12. Bernardo Candia & Olivier Coibion & Yuriy Gorodnichenko, 2020. "Communication and the Beliefs of Economic Agents," NBER Working Papers 27800, National Bureau of Economic Research, Inc.
    13. Saskia Ter Ellen & Vegard H. Larsen & Leif Anders Thorsrud, 2022. "Narrative Monetary Policy Surprises and the Media," Journal of Money, Credit and Banking, Blackwell Publishing, vol. 54(5), pages 1525-1549, August.
    14. Korhonen, Iikka & Newby, Elisa & Elonen-Kulmala, Jonna, 2024. "Microblogging money: Exploring the world's central banks on Twitter," BoF Economics Review 4/2024, Bank of Finland.
    15. Lena Dräger, 2023. "Central Bank Communication with the General Public," CESifo Working Paper Series 10713, CESifo.
    16. Kryvtsov, Oleksiy & Petersen, Luba, 2021. "Central bank communication that works: Lessons from lab experiments," Journal of Monetary Economics, Elsevier, vol. 117(C), pages 760-780.
    17. Michael Ehrmann & Sarah Holton & Danielle Kedan & Gillian Phelan, 2024. "Monetary Policy Communication: Perspectives from Former Policymakers at the ECB," Journal of Money, Credit and Banking, Blackwell Publishing, vol. 56(4), pages 837-864, June.
    18. Gabriele Galati & Richhild Moessner & Maarten van Rooij, 2022. "Reactions of household inflation expectations to a symmetric inflation target and high inflation (August 2022 update)," Working Papers 743, DNB.
    19. Ehrmann, Michael & Georgarakos, Dimitris & Kenny, Geoff, 2023. "Credibility gains from communicating with the public: evidence from the ECB’s new monetary policy strategy," Working Paper Series 2785, European Central Bank.
    20. Edward S. Knotek & James Mitchell & Mathieu Pedemonte & Taylor Shiroff, 2024. "The Effects of Interest Rate Increases on Consumers' Inflation Expectations: The Roles of Informedness and Compliance," Working Papers 24-01, Federal Reserve Bank of Cleveland.

    More about this item

    Keywords

    central bank communication; social media; public engagement; inflation expectations; natural language processing;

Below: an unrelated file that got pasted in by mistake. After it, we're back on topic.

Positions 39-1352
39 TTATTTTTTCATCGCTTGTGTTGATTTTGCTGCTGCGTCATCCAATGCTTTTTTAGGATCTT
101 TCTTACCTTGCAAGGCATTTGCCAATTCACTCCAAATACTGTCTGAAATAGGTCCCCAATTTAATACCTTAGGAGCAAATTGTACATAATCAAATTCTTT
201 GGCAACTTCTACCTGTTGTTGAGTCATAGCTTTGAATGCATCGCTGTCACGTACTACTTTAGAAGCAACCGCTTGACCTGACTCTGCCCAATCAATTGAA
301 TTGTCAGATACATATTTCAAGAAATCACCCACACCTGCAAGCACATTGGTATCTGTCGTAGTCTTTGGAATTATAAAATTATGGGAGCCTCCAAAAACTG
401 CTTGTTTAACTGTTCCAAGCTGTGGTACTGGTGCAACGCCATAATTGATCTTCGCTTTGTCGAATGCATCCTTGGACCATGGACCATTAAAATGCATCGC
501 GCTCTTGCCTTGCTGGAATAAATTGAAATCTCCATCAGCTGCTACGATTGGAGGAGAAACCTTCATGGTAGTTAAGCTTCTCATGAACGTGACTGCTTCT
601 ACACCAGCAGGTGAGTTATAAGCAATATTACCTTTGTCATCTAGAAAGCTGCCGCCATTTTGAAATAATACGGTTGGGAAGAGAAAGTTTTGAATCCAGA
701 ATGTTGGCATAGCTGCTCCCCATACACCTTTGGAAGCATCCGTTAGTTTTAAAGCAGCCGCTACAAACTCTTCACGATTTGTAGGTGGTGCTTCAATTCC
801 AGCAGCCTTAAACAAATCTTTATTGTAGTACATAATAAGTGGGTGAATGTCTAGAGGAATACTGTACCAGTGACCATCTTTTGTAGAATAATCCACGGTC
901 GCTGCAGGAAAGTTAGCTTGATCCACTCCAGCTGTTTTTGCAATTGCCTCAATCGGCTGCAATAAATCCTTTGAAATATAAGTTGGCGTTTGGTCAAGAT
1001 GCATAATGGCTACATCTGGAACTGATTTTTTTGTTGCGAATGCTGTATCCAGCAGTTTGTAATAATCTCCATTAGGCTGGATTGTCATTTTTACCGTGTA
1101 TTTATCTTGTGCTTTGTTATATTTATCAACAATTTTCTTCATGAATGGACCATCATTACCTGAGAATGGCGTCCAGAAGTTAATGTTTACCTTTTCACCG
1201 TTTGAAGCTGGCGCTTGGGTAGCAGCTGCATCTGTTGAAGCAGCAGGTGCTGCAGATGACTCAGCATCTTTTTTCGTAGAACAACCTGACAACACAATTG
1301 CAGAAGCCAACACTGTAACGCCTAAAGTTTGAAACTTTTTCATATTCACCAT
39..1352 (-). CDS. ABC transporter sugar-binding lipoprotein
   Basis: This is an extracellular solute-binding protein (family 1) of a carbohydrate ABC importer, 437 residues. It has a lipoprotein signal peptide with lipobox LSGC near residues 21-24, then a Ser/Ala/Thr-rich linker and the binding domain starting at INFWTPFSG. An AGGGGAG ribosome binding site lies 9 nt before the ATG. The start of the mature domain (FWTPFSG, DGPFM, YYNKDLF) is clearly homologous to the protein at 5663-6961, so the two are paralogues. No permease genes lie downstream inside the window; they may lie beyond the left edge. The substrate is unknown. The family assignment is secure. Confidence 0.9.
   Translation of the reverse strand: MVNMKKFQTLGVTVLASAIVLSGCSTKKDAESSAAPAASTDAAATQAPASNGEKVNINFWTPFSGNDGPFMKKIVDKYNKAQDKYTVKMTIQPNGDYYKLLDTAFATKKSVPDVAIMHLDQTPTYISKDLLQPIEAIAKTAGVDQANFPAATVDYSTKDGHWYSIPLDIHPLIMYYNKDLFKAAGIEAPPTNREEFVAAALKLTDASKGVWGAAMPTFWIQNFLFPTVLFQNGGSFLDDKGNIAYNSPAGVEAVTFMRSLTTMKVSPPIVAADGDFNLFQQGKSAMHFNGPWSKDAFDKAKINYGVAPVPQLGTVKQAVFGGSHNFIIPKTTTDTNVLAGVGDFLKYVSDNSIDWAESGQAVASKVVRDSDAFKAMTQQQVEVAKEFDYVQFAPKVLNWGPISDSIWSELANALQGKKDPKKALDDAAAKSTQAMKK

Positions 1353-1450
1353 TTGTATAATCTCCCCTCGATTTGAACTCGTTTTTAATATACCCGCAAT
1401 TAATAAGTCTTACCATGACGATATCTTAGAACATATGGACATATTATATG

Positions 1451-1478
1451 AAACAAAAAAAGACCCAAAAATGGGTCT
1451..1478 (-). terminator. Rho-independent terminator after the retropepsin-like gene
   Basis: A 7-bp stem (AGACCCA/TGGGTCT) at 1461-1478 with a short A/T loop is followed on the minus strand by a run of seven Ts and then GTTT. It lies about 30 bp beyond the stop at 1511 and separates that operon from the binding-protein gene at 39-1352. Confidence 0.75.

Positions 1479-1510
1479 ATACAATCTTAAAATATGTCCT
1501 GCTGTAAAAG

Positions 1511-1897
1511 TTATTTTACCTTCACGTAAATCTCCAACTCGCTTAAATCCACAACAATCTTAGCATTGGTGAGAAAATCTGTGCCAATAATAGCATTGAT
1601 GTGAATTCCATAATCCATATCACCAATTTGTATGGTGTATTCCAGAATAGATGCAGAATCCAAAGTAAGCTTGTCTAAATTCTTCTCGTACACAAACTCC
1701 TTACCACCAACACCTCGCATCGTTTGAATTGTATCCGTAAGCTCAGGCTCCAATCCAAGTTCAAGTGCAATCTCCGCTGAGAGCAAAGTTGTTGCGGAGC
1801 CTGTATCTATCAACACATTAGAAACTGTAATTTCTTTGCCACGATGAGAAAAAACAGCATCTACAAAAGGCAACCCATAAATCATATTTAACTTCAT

All these keywords.

    JEL classification:

    • E50 - Macroeconomics and Monetary Economics - - Monetary Policy, Central Banking, and the Supply of Money and Credit - - - General
    • E58 - Macroeconomics and Monetary Economics - - Monetary Policy, Central Banking, and the Supply of Money and Credit - - - Central Banks and Their Policies

    NEP fields

    This paper has been announced in the following NEP Reports:

    Statistics

    Access and download statistics

    Corrections

    All material on this site has been provided by the respective publishers and authors. You can help correct errors and omissions. When requesting a correction, please mention this item's handle: RePEc:bir:birmec:21-05. See general information about how to correct material in RePEc.

    If you have authored this item and are not yet registered with RePEc, we encourage you to do it here. This allows to link your profile to this item. It also allows you to accept potential citations to this item that we are uncertain about.

    If CitEc recognized a bibliographic reference but did not link an item in RePEc to it, you can help with this form .

    If you know of missing items citing this one, you can help us creating those links by adding the relevant references in the same way as above, for each refering item. If you are a registered author of this item, you may also want to check the "citations" tab in your RePEc Author Service profile, as there may be some citations waiting for confirmation.

    For technical questions regarding this item, or to correct its authors, title, abstract, bibliographic or download information, contact: Oleksandr Talavera (email available below). General contact details of provider: https://edirc.repec.org/data/debhauk.html .

    Please note that corrections may take a couple of weeks to filter through the various RePEc services.

    IDEAS is a RePEc service. RePEc uses bibliographic data supplied by the respective publishers.